Reading the the Signal’s February 23 SFB column, I was excited to learn that Morgan Spurlock would be coming to campus this spring. According to the article, the acclaimed documentary filmmaker was coming to campus to screen an exclusive sneak preview of his latest work before a lecture and Q & A session. As per the paper’s typical standards and content, the SFB column discussed the the event’s total cost, $17,400, and published its tentative date, with the only pending constraint being “…approval from building operators.”
However, the Signal failed to note that none of this was finalized, and in fact no contracts had been signed. “A lot of research is involved when planning an event, and typically a lot of discussion occurs without contracts,” explained Dylan McDivitt, a CUB Event Coordinator, who planned the event. “This was not made clear in the Signal.”
Now, despite the Signal’s assurance that Spurlock “will come,” he has chosen not to visit the College. Ironically, it is the Signal’s SFB column which changed Spurlock’s mind–specifically, by publishing the appearance fee and implying that Spurlock was definitely coming to campus.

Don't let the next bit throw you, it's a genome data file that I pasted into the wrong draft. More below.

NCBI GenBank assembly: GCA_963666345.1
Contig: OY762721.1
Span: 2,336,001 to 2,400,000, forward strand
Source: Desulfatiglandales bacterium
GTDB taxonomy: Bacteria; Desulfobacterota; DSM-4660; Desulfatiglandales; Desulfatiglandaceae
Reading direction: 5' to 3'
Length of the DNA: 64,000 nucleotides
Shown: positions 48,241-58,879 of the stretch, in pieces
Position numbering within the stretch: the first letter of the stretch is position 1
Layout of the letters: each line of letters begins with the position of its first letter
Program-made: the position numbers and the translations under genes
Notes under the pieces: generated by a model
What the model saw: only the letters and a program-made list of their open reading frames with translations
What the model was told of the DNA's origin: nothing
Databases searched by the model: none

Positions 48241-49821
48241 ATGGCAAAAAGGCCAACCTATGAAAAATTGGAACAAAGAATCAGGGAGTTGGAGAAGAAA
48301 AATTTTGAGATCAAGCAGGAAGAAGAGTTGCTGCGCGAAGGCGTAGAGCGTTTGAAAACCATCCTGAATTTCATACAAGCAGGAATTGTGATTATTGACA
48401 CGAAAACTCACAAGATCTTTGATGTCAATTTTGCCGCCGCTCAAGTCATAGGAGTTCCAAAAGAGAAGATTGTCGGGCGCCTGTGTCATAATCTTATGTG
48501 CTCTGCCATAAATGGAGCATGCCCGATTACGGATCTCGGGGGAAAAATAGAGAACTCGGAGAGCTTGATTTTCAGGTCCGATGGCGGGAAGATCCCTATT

According to CUB Director Allie Binaco, “the Signal typically publishes the lump sum amount, including costs of using Kendall Hall, catering, police, and other costs which do not go directly to the talent.” She continued, noting the lump sum is most valuable to students concerned with an event’s total cost, and regardless, the costs must be disclosed as TCNJ is a public institution.
On February 24, before the article was even in print, Spurlock’s PR team spotted the Signal’s online publication, and Spurlock’s agent reached out first to CUB and then to Tim Asher, Director of Student Activities, demanding that the article be taken down. To date, the original article remains online, though in lieu of retraction, the Signal printed an article on the front page of its March 2 issue stating, “While we regret the implication that a contact had been made, the reporting of SFB funding is an essential part of the Signal’s mission.”
Perhaps the Signal needs to rethink the execution of their mission, if merely following protocol provokes a high-profile speaker to cancel his appearance in protest, especially considering the long and arduous process of negotiating a speaker’s lecture. But clearly, the Signal is not solely to blame. It is petty and rash for the principled Spurlock to cancel the event so quickly, and for a seemingly minor offense. To his credit, though, he did give the Signal a chance to take the article down, which they apparently declined.